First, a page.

Reviews 2021 Ford F-150: Everything We Think We Know About What's Next
Despite the rule change: Mercedes' DAS system already banned from 2021
The postponement of the new rules to 2022 could have been a back door for Mercedes - The FIA has now finally banned the new DAS system for 2021 © Giorgio Piola Das DAS - System to be banned from the 2021 season as planned The new Formula 1 regulations originally planned for 2021 have been postponed to 2022 due to the corona crisis. The FIA, Liberty Media and the ten teams agreed on this two weeks ago.
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But we don't know everything yet, even while we have some strong guesses about what's coming down the road. Here, we've gathered together a list of features and special models we think you'll want to watch for.
2021 Ford Mustang Mach-E Can Charge Just Over Half as Fast as Tesla
Ford claims the electric Mustang equipped with the standard-range battery can charge from 10 to 80 percent in 38 minutes. Ford claims that its upcoming 2021 Mustang Mach-E electric crossover equipped with the extended-range battery will charge from 10 to 80 percent in 45 minutes, and those equipped with the smaller standard-range battery will do it in 38 minutes. The base Select model is capable of up to 115 kW of fast-charging capability, while all other Mustang Mach-E models will go to 150 kW. Ford's first electric crossover starts at $44,995 and can reach prices over $60,000.
Read on to see what's coming soon to a 2021 Ford F-150 near you.
2021 Ford F-150 Electric
It's no secret an F-150 EV is coming, because. We've even seen one . But it's not here at launch (the image above is our rendering of what one might look like), and that means it may not emerge at all as a production vehicle until a future model year. We've seen under the skin, with motors and batteries packed in and around the conventional truck frame.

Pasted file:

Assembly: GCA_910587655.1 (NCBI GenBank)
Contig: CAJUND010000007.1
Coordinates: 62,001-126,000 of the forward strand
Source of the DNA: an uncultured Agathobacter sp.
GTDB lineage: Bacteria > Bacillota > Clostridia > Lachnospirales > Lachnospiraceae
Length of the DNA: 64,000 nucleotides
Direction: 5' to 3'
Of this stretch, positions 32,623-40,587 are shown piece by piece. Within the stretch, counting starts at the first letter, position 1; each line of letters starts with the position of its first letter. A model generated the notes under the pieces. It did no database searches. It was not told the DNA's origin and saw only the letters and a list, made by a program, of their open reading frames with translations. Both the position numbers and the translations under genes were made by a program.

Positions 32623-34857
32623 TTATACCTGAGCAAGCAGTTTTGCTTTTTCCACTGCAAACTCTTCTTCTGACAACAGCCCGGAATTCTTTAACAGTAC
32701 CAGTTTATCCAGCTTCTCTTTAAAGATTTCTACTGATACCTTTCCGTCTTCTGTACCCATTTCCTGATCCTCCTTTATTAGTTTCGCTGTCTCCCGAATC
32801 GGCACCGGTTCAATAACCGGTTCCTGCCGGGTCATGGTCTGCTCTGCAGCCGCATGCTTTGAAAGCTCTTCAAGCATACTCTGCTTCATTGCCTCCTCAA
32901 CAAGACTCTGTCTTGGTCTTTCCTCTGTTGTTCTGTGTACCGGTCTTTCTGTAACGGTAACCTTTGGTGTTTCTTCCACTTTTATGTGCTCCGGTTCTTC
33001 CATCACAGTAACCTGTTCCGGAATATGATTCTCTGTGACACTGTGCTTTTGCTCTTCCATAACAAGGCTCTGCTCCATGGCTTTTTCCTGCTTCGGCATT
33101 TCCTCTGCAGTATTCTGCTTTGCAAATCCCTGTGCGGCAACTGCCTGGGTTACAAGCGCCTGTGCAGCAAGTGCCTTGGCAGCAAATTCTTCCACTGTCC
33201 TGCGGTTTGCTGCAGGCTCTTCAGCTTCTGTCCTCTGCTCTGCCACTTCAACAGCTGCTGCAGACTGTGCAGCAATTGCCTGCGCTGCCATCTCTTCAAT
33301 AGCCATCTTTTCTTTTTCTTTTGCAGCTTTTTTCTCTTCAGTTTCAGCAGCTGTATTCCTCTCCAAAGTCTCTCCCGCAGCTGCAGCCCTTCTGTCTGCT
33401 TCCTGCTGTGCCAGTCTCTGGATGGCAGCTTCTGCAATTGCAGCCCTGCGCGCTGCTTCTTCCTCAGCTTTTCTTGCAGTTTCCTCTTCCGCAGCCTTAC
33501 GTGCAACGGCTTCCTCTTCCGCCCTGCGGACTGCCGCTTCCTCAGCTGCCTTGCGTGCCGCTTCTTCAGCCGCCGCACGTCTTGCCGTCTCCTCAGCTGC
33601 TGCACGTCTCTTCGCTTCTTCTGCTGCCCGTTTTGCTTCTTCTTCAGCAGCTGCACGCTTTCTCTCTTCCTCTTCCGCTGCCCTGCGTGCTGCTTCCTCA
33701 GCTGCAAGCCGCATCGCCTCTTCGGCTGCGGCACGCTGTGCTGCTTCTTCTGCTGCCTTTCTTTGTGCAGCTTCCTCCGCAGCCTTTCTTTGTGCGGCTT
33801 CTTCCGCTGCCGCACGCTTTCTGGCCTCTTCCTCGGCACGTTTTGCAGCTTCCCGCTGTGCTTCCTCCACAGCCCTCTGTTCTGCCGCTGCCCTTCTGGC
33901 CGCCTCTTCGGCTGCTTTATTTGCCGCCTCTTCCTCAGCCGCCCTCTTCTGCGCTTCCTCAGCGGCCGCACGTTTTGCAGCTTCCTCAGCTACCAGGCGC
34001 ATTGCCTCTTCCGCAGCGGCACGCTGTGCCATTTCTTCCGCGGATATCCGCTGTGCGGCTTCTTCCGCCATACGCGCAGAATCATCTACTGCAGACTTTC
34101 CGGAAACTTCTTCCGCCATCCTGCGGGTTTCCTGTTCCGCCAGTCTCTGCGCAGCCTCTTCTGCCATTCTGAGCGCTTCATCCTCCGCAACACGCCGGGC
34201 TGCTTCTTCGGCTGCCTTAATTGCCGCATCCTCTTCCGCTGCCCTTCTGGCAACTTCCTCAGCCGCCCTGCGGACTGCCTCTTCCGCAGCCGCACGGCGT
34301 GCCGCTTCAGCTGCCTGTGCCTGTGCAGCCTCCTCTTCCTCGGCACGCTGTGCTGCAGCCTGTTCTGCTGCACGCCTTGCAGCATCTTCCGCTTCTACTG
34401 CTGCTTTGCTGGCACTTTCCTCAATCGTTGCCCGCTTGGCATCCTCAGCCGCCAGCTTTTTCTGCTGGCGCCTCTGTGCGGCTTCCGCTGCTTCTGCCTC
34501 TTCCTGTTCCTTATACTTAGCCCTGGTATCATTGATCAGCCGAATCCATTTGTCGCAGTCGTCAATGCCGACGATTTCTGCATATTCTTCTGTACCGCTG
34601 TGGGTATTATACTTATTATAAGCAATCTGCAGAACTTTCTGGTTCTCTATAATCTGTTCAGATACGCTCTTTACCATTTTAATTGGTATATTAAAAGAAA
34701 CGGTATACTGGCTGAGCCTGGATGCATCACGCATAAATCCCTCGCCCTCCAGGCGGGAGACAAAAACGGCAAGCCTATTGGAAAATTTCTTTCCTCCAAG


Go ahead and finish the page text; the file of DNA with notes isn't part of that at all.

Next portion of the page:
But the exact configuration—an electric motor or more at each axle on all versions, or some with just one electric motor in all?—remain to be seen. Same goes for the F-150 EV's range, or its total system horsepower and torque—not to mention its payload and towing figures.
Source: Ford Bronco and Mustang Could Become Their Own Sub-Brands
SUVs, sedans, coupes, convertibles are all possible in the Ford Icons group. Officially Ford is still saying it’s “too early” to talk Bronco details, but sources tell Autoweek the company is looking at turning both the Bronco and the Mustang into sub-brands, offering several models each, under what’s being called the Ford Icons group. “We have to leverage what we’re good at,” a source told Autoweek. “What are we good at? Mustangs and trucks. Mustang is a niche product with a great legacy. We need to expand on that legacy. More Broncos is a no-brainer.
Remember, there will be an electrified F-150 at launch, just not of the plug-in variety. The F-150 "Full Hybrid" is essentially the same system you can find in a. Its V-6 will offer a 3.5-liter, twin-turbo EcoBoost engine backed up by a 47-hp electric motor integrated into the 10-speed automatic transmission, and fed juice by a 1.5-kWh lithium-ion battery. is good for 3 miles of electric-only range, 500 miles of total range on a single tank of gas, and up to 27/29 mpg city/highway.
TheHybrid will offer buyers "exportable power," too: That means up to 7.2 kW to power one 240-volt and four 120-volt outlets in the bed, for plenty of worksite—or tailgate party—electricity. We'd be surprised if the EV version didn't offer this generator capability as well.
2021 Ford Bronco Is Finally Coming, with Debut Set for July